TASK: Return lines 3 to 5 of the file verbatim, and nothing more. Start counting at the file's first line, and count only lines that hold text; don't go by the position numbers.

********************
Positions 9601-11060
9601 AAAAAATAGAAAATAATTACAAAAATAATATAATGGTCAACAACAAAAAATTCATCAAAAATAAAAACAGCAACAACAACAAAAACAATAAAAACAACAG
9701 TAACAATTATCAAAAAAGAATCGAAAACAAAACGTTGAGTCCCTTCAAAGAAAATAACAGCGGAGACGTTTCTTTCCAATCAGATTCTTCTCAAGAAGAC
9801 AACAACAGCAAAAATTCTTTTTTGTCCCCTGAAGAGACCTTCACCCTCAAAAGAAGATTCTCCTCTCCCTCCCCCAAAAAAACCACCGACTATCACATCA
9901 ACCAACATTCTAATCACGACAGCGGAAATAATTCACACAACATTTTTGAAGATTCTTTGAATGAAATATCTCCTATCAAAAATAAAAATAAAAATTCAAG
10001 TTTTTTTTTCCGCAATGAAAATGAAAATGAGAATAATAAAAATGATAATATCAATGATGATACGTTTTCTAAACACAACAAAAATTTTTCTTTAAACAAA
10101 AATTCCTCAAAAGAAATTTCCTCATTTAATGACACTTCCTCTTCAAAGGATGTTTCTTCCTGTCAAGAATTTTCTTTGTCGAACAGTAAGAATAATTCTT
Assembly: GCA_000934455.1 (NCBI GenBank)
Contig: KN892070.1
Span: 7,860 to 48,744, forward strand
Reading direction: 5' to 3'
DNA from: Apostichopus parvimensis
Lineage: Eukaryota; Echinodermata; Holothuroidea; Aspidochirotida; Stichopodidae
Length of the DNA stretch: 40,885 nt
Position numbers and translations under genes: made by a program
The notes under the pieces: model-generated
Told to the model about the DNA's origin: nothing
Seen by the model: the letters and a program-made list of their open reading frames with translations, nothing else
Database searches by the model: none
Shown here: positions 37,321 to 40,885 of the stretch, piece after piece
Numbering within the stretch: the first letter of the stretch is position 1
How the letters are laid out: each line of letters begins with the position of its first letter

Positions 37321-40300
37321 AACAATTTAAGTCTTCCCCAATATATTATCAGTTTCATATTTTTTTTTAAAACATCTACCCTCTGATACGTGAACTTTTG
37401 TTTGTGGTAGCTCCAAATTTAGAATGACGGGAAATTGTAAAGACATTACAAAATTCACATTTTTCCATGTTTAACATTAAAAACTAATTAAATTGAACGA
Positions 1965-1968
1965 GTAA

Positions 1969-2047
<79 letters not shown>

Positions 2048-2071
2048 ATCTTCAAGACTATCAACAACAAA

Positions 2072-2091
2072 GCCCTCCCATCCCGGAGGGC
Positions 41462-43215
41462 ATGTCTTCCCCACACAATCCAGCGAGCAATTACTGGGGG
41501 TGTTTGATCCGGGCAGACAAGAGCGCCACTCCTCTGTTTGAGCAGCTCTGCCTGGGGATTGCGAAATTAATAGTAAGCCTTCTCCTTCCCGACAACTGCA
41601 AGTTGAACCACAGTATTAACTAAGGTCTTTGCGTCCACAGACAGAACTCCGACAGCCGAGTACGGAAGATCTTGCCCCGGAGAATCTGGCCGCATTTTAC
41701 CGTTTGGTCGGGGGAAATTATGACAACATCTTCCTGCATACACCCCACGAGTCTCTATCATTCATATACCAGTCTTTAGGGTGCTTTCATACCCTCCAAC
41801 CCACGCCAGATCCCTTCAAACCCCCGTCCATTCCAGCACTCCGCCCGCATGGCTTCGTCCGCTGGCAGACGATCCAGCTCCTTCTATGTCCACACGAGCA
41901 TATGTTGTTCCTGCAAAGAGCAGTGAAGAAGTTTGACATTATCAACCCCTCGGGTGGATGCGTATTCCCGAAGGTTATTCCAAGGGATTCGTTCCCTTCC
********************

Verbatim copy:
9701 TAACAATTATCAAAAAAGAATCGAAAACAAAACGTTGAGTCCCTTCAAAGAAAATAACAGCGGAGACGTTTCTTTCCAATCAGATTCTTCTCAAGAAGAC
9801 AACAACAGCAAAAATTCTTTTTTGTCCCCTGAAGAGACCTTCACCCTCAAAAGAAGATTCTCCTCTCCCTCCCCCAAAAAAACCACCGACTATCACATCA
9901 ACCAACATTCTAATCACGACAGCGGAAATAATTCACACAACATTTTTGAAGATTCTTTGAATGAAATATCTCCTATCAAAAATAAAAATAAAAATTCAAG